ETA: Correcting my math

[ January 09, 2013, 03:49 PM: Message edited by: Boris ]

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Kwea
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Best idea would be to take a book filled with expired patents for that time period, and develop them.
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Boris
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quote:
Originally posted by Kwea:
Best idea would be to take a book filled with expired patents for that time period, and develop them.

Or pay a Russian genius to come up with all your ideas for you and then kick him to the curb when you're rich (I'm looking at you, Mr. Edison)
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King of Men
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quote:
Taking back modern toys and producing them probably wouldn't really be the best way to become rich from time traveling, to be honest.
Sure. But it's a way that's useful without any particular prep time or the ability to travel both ways; if you are struck by lightning while wearing street clothes, as happens to Martin Padway in "Lest Darkness Fall", you can still use it. Anyway, the time-travel aspect was not really the point; I was more curious about manufacturing techniques and when they were invented.
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Aros
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quote:
Originally posted by Boris:
quote:
Originally posted by Kwea:
Best idea would be to take a book filled with expired patents for that time period, and develop them.

Or pay a Russian genius to come up with all your ideas for you and then kick him to the curb when you're rich (I'm looking at you, Mr. Edison)
Are you referring to Tesla? He was an ethic Serb from the Austrian Empire....
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Orincoro
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quote:
Originally posted by King of Men:
I passed a skateboarder on my way to work today, and got to thinking. Suppose you were transported in time back to the nineteenth century, or early twentieth. Could you use your knowledge of modern toys to become rich? Or at any rate to make a living?

Obviously electronics are right out; they rely on a whole industry that just doesn't exist and can't be invented by one man. But simple things like the skateboard or roller skates seem, at first glance, to be more in the category of stirrups: Really obvious ideas that somehow weren't though of until long after the technology was available to make them.

But is this first glance accurate? Skateboard wheels presumably rely on ball bearings; I don't see how else you get enough torque on any reasonable axis from such a small wheel. Ball bearings require precision machining. Can you do the machining precisely enough at low enough cost, so that you get a reasonable mass-market skateboard? In 1850, 1880, 1910, 1930? Also, what would you make the wheels from? Obviously not the hard plastic used nowadays. Metal seems like it would be too heavy. Wood? What wood stands up to that sort of punishment? Rubber?

Likewise the hula hoop. Sure, it's a simple circle. But it's made of hollow plastic, because that's the material that combines cheapness with lightness and sufficient sturdiness for a toy. Can you do this in wood? There's also the question of whether the hula-hoop fad was a creation of its particular time; perhaps it wouldn't sell millions if invented in 1910. But I'm more looking at the purely technical aspect. Can you make a hula hoop with pre-1950 technology, at mass-market prices?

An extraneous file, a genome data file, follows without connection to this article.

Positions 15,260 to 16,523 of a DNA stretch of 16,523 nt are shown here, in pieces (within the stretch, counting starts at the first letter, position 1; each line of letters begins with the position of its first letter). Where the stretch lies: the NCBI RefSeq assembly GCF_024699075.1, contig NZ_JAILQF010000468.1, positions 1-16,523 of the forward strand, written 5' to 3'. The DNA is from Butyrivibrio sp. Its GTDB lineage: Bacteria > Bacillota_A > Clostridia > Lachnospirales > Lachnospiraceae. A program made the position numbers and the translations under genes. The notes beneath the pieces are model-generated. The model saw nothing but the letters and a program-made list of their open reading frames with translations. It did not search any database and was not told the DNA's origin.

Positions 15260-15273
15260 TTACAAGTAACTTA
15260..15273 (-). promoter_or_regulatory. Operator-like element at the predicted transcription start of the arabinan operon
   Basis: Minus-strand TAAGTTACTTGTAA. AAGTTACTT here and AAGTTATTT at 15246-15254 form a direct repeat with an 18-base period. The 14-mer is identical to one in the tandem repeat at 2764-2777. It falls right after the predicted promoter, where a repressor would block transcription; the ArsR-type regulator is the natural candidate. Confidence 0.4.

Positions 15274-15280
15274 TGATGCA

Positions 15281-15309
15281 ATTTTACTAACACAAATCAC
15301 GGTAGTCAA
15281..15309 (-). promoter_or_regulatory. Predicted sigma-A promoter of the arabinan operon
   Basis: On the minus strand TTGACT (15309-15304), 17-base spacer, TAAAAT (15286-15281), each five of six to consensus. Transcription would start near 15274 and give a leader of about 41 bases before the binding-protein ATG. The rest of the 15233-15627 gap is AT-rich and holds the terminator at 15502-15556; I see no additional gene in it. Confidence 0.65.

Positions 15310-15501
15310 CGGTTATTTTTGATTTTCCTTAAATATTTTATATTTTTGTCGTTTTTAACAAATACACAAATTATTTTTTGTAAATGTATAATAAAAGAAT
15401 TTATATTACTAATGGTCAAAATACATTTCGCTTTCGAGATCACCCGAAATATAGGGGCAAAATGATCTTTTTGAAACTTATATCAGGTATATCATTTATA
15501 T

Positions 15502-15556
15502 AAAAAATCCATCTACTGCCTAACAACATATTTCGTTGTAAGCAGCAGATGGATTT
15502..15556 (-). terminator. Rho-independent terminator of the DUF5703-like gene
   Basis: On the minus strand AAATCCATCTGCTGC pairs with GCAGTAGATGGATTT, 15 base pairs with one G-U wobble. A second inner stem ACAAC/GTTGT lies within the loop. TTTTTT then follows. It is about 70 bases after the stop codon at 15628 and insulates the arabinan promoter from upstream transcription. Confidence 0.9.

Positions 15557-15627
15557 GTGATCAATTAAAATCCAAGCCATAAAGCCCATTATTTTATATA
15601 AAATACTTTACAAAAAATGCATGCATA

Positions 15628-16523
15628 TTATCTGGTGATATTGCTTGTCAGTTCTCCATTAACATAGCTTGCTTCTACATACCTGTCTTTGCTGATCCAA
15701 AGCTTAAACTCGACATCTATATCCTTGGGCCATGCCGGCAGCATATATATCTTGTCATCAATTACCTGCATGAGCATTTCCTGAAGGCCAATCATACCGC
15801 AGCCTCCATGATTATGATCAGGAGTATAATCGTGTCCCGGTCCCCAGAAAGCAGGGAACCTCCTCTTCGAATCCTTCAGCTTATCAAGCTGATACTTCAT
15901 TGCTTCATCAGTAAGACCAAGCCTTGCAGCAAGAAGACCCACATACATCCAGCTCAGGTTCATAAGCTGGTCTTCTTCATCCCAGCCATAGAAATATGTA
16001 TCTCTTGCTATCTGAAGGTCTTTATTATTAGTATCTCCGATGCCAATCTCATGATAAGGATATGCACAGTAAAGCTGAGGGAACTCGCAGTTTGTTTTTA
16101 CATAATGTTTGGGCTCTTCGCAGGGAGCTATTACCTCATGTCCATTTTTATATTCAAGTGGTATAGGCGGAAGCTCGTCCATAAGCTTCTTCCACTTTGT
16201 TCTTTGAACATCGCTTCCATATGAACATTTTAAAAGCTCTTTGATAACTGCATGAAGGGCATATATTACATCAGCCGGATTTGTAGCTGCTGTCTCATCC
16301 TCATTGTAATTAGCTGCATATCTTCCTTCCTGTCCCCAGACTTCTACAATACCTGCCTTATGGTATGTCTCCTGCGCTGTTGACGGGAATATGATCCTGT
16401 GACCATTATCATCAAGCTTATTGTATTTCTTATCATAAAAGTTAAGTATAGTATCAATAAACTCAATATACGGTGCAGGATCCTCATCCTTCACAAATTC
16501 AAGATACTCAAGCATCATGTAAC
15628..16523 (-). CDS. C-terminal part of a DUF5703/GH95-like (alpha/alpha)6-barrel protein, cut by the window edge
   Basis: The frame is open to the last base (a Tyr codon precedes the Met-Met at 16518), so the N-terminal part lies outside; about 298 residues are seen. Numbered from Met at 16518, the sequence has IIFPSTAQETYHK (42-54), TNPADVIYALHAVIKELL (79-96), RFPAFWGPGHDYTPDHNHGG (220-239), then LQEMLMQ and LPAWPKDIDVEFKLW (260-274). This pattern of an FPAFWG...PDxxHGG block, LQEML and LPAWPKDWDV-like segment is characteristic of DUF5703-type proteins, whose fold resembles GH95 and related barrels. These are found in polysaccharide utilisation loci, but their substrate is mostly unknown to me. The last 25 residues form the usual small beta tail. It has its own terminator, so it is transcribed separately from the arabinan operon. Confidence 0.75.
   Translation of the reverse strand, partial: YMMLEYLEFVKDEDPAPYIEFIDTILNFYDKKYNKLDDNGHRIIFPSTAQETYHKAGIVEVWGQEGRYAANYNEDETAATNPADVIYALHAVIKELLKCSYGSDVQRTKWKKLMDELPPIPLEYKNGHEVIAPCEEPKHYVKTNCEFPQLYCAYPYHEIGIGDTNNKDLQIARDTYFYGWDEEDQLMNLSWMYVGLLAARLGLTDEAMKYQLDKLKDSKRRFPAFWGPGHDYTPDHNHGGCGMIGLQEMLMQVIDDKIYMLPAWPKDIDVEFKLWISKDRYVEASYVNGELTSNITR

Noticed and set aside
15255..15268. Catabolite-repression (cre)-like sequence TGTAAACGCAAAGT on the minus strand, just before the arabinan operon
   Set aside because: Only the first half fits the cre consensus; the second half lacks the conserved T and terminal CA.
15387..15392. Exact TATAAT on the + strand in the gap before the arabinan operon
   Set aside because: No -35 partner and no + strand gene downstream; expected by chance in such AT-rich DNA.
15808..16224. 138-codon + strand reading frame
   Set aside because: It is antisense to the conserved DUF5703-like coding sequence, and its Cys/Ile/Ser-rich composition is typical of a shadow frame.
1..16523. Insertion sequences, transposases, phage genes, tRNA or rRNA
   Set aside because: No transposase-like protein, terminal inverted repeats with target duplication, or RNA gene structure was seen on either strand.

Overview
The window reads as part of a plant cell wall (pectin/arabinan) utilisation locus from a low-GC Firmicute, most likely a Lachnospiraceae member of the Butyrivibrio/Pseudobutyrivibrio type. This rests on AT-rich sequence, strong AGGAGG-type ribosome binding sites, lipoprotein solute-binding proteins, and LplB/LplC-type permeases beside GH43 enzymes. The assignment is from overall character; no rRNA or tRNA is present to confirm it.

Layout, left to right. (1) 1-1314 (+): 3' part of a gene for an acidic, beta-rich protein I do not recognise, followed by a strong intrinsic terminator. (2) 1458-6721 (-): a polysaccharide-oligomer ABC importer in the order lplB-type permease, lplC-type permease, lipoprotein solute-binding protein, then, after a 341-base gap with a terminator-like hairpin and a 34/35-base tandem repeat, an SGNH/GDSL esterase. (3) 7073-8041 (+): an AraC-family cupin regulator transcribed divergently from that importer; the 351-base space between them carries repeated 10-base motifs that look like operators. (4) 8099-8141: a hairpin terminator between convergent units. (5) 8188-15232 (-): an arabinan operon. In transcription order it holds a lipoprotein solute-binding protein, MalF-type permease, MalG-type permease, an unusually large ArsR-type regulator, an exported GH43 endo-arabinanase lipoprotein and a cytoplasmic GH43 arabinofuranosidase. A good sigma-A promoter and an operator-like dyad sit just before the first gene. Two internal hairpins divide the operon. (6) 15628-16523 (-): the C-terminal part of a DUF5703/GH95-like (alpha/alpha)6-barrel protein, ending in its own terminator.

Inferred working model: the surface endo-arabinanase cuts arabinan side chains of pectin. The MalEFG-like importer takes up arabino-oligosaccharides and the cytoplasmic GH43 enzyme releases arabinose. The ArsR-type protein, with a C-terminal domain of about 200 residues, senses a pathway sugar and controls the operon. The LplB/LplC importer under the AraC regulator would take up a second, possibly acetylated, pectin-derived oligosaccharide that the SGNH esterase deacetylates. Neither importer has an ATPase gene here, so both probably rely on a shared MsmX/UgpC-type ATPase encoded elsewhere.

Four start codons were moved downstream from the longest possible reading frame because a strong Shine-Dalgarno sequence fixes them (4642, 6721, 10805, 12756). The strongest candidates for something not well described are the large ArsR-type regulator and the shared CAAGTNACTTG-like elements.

Rubik's cubes seem possible to make from wood.

When was the yo-yo brought to the West?

Any other cheap, simple toys that you could introduce and become rich off, or alternatively, that wouldn't be as simple to make as they seem at first glance?

First blush for me: I would say that modern toys come to us thanks to marketing, and not inventive genius. If you're in the 19th or 18th century, you'll probably end up getting more traction just by employing more modern marketing and manufacturing techniques than by introducing any current favorites. Products, I think, are not genius waiting to happen most of the time- they are all based on a common understanding of what is and isn't entertaining: a vision based chiefly on their marketing.
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Glenn Arnold
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Chemists were on track to discover Polyethylene in 1934, but it wasn't commercially viable until 1939. If you take all the basic molded polyethylene toys (hula hoops, frisbees, etc.) back to that time period, you could easily displace the Wham-O! company.

Or you could study how polyethylene is made and patent the process, say in 1933 (I'm pretty sure the necessary infrastructure would be available by then), and start a chemical company that also sells toys.

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Darth_Mauve
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One problem--smooth paved roads and sidewalks were not common until after the Automobile became a dominant tool. As such, no matter how good your roller-skate wheels were, there would be few places to skate board.

I read an interesting book that talked about the invention of dolls. Dolls that said "momma" were easy to make. The inventor became obsessed with finding a way to make the doll say "poppa". The explosive "p" sound was a nightmare. This was in 1910s.

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Geraine
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The easiest toy?

The pet rock.

Trust me, if they had pet rocks in the 1800's, they would have sold MILLIONS!!!

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aspectre
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"...smooth paved roads and sidewalks were not common until after the Automobile became a dominant tool."

The impetus for building smoothly paved roads was mostly due to the GoldenAge of Bicycles in the 1890s. It was largely through the preexistence of city roads that could withstand constant bicycle traffic that automobiles came to be adopted as rapidly as they were.

[ January 19, 2013, 02:09 AM: Message edited by: aspectre ]